According to the federal database, there were 295 chemical spills from trains into the Mississippi River in 2015 alone, or nearly one every day. That total is actually down somewhat from recent years. Although many of the reported spills were small, the database failed to list the amount spilled in 188 incidents, or more than 60 percent of the spills.
Dave Hokanson, deputy director of the Upper Mississippi River Basin Association, an interstate organization responsible for monitoring issues affecting the waterway, said he and his colleagues found the database useless when it came to calculating the quantity of chemicals spilled into the river.
“What does it mean if no volume has been reported?” he asked.
He thinks the information exists elsewhere but is fragmented and held by many different government organizations. Hokanson said more complete spill information would be useful to his organization and the general public.
“The information is there, it’s just not compiled,” he said.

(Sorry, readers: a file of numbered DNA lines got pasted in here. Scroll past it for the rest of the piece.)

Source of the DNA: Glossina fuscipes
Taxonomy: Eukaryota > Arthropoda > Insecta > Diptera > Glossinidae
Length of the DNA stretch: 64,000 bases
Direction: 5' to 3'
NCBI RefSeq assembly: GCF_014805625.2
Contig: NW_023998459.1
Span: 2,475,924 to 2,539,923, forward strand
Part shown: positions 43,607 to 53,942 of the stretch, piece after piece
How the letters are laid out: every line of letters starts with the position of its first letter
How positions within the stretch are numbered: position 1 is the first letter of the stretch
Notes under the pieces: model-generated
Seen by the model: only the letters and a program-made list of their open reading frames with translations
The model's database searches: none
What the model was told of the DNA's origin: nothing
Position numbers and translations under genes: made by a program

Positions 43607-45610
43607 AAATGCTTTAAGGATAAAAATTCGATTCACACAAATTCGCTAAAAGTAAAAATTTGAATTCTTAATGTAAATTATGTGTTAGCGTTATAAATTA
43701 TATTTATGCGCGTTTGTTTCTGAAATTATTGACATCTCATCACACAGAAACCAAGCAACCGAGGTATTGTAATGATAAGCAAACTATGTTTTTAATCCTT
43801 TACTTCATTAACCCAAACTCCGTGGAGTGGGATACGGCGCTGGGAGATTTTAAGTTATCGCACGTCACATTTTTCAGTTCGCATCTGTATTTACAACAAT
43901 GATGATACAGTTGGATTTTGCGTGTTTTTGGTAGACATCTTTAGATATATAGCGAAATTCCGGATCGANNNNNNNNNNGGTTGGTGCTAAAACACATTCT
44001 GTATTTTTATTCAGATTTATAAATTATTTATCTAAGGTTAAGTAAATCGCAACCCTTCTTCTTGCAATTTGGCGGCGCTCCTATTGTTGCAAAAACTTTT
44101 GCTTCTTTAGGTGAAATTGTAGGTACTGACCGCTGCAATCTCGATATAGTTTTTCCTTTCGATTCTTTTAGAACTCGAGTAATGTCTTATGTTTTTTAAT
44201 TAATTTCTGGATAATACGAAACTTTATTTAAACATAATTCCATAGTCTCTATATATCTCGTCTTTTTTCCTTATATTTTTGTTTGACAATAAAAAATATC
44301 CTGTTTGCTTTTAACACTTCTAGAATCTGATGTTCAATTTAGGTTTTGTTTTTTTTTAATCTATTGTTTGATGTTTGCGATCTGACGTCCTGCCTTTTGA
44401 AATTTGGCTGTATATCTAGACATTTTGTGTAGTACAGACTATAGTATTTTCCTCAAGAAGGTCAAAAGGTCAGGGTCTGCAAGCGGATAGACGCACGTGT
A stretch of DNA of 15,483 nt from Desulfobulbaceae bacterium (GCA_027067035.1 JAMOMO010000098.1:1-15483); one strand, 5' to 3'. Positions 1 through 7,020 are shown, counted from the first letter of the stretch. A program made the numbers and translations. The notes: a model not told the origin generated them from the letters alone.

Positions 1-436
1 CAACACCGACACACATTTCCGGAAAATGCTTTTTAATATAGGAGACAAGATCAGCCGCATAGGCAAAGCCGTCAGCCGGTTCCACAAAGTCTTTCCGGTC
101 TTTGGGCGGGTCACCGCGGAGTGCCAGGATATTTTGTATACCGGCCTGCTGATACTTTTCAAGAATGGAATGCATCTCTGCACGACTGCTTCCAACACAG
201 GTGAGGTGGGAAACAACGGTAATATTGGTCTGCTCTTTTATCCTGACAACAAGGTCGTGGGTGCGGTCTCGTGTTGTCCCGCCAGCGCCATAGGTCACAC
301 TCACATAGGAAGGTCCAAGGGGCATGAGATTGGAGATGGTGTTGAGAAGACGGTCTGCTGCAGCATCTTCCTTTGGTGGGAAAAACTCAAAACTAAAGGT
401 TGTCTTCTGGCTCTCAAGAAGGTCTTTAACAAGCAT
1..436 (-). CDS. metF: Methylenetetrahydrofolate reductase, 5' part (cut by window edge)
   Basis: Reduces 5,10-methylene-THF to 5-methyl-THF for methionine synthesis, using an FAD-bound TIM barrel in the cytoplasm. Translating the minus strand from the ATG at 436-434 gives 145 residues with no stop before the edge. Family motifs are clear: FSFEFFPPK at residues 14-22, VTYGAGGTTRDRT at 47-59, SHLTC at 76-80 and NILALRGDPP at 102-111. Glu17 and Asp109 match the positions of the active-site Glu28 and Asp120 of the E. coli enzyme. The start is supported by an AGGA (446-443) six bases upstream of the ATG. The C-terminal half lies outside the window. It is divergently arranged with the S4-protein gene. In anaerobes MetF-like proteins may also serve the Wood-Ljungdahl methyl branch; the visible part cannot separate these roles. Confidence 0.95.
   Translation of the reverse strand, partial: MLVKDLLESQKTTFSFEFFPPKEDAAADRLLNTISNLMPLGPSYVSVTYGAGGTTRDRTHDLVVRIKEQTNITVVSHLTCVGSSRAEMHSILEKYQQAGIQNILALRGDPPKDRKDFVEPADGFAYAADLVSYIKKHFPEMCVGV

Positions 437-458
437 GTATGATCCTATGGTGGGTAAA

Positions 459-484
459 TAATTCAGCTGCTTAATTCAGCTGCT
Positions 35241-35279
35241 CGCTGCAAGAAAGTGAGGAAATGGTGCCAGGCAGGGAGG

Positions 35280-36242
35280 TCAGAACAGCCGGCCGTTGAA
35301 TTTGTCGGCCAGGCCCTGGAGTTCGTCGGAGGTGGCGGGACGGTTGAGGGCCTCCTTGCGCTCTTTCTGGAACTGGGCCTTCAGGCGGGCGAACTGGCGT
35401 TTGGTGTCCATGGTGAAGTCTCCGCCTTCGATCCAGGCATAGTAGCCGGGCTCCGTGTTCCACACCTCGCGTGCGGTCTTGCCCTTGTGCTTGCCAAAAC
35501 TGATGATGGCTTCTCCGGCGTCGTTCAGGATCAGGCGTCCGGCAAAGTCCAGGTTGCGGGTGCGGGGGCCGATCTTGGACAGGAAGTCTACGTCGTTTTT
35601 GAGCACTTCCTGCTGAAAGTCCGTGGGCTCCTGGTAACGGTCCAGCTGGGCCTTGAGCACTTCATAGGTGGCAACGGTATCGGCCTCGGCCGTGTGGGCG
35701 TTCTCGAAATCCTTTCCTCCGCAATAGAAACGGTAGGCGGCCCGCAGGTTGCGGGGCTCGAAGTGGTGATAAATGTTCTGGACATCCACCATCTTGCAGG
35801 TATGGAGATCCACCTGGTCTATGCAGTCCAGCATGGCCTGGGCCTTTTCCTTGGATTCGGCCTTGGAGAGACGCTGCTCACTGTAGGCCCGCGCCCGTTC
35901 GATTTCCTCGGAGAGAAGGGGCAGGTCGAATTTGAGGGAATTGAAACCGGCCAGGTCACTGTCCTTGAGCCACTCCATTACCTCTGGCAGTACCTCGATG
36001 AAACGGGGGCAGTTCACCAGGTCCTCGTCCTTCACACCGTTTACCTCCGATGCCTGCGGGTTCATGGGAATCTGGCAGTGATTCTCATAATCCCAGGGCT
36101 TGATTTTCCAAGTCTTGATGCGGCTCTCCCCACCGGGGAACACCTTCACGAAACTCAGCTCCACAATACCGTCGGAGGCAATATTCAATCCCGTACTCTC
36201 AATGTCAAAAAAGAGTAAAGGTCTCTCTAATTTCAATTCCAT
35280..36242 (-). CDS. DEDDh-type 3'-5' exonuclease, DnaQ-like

The Coast Guard and EPA acknowledge the information gaps but have done little to fill them.
“The quantities will be an issue because … we can’t verify what’s actually being reported to us,” said Lt. Harry Carter of the Coast Guard’s response team in Washington, D.C.
A spokesman for the EPA, which responds to spills, wrote in an email that “the database is not intended to track spills beyond initial notification; and while available for public review, it is intended as an internal database rather than a public tool.”
The Coast Guard records spill information from those who report the spills, the EPA often responds to these notifications, and then the database can become neglected. And there is no other complete set of data available to the public that tracks chemical spills.
Frequency of chemical spills in the Mississippi and Sacramento rivers